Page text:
OK so, long story short: For the greater part of the long time that I’ve been playing guitar, I have not used effects pedals. This had more to do with a didn’t want to mess with a bunch of gear mind set than a macho guy, tone purist attitude.
But, like almost all electric guitar players I have accumulated assorted gizmos. At some point I started carrying a couple with me and, depending on the amp and the gig, I would employ one or two.
After the better part of a year now playing with Kudzu, I have developed a penchant for using four effects, a pedal tuner and the reverb/channel switch pedal for the big, beastly, cumbersome, sweet sounding Vox.
Set up had become a reoccurring nightmare of a jigsaw puzzle.
So, I have finally assembled a primitive pedal board…not just my “new” pedal board, my first.
Les MacPherson has a column at the Province called Fretting over the future of the wooden guitar in which he says…
For all their rebellious posturing, guitar players are an intensely conservative lot. Their instruments reveal them.
Unlike just about everything else in the world, the guitar somehow has resisted even the slightest changes…
…It’s as if today’s bestselling vehicle still was the 1952 Chevy Bel Air.
Given the choice, which would you take?
MacPherson discusses the Fed Gibson raids and the shortage of tone woods and the fact that there are alternatives to traditional sources.
In an attempt to not be flippant, I will say I’ve heard this kind of thing before. I would, however, point out that I’ve never heard of Segovia or Chet Atkins accused of rebellious posturing. I don’t know that either of those guys were against innovation but, I’m real sure that they would agree that wood affects the tone of the instrument.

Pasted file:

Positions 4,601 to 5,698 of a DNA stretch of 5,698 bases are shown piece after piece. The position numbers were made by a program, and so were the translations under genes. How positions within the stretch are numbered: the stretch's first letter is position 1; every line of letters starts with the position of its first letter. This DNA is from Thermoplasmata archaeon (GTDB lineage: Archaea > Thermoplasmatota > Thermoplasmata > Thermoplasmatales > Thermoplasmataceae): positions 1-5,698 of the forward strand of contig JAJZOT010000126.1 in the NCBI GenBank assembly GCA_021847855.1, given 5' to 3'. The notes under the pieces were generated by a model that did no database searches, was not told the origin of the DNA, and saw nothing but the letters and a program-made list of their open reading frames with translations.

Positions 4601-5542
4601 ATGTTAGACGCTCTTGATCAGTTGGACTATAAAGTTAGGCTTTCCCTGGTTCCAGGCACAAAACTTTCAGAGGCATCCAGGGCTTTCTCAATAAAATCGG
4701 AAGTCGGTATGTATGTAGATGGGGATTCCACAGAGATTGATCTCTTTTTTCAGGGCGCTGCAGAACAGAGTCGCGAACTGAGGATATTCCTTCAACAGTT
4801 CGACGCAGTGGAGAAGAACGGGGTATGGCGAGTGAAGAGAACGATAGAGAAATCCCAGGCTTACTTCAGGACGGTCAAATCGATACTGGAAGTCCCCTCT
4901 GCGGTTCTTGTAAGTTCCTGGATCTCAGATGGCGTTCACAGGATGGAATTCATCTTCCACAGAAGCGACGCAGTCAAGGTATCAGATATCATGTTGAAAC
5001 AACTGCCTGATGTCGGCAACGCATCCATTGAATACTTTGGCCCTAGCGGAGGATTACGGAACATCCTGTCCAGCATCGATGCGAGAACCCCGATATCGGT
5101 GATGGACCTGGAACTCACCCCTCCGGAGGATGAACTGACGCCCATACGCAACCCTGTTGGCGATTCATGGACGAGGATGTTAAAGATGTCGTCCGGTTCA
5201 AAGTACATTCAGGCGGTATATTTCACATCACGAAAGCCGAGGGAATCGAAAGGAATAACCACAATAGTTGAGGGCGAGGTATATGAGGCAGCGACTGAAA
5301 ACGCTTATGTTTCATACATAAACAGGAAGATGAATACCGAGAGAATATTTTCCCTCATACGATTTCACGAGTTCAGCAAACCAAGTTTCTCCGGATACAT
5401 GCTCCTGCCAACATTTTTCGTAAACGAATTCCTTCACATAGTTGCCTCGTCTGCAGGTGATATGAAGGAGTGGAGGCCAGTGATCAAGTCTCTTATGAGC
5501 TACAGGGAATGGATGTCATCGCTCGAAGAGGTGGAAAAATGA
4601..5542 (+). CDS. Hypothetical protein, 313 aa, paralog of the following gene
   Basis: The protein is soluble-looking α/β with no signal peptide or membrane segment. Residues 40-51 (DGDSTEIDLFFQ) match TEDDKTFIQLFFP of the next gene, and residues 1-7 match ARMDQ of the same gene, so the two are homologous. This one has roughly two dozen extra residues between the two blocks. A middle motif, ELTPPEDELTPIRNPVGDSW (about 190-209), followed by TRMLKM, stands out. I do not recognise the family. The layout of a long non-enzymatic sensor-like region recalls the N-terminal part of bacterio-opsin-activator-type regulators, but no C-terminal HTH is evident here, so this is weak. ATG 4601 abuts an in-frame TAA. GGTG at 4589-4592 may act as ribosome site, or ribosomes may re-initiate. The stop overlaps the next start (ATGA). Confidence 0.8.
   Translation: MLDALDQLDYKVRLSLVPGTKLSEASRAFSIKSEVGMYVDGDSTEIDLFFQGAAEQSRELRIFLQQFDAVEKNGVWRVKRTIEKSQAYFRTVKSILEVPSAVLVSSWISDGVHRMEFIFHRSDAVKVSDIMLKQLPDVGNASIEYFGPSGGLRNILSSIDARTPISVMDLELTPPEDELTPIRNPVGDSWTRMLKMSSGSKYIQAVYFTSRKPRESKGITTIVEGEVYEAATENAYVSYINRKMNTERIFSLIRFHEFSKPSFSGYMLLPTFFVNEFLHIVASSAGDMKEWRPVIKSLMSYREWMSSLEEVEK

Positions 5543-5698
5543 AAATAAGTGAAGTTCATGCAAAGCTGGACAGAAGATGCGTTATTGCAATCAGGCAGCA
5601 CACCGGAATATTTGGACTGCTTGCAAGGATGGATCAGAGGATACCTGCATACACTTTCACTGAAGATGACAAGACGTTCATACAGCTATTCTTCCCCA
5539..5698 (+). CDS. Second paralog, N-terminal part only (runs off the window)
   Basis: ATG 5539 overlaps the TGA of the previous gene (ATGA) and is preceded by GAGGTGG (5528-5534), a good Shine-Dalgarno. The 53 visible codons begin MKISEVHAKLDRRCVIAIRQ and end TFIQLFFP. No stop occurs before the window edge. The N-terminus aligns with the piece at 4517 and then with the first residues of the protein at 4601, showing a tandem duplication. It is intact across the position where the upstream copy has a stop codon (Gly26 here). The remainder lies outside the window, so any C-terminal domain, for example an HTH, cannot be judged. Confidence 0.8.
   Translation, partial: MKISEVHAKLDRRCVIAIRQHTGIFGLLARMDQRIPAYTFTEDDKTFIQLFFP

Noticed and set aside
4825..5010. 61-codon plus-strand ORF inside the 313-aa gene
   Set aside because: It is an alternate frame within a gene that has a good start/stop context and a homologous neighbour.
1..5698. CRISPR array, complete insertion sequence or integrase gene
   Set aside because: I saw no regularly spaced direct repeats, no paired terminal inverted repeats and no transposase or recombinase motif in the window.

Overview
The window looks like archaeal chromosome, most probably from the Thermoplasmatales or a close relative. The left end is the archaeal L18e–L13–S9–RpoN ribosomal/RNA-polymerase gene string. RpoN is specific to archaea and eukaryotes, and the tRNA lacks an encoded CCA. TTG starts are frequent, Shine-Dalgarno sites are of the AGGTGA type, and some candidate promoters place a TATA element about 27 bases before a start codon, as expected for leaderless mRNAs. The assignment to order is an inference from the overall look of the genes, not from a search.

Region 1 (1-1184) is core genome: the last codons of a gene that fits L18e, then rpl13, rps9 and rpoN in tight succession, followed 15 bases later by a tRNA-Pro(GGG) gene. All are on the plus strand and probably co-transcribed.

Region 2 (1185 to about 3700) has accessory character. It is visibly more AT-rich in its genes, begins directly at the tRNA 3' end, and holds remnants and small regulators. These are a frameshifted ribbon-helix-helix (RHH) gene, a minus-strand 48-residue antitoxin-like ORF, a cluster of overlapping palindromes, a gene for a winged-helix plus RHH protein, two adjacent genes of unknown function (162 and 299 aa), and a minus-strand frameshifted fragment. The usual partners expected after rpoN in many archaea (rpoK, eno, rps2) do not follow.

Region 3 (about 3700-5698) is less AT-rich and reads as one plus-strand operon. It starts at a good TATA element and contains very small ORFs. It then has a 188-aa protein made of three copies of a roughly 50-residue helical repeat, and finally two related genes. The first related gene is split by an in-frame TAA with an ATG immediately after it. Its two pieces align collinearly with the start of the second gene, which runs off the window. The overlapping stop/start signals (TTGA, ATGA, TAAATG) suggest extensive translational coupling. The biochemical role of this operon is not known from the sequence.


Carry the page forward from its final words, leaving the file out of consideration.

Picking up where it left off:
Some guitar players do tend to lean towards “traditional” designs but, a lot of times it’s pretty superficial. I’m thinking about stuff like this; if you picked up a ’58 Tele and then a John 5, you would notice vast differences beyond the slight visual similarities.
That being said, a lot of those old designs hold a lot of tonal relevance. That being said…perhaps a lot of folks would rather get behind the wheel of the Bel-Air than the Camry but, you would have a tough time manufacturing the original with the present regulations.
So, innovation, regulations, environmental concerns and inevitable change…
Given the scarcity, cost and now the legal risks of exotic-tone woods, guitar players who long have rejected alternative materials might in future have no choice. Then they will sneer at wooden guitars.
…I tend to think that we guitar players are a reasonable lot (eh…well…somewhat) and we tend to play the instrument we choose because of how it sound, plays and/or looks.
But, if they take away our wood…
Stern? Disgruntled? Confused? ahhh…the perils of the elusive D chord.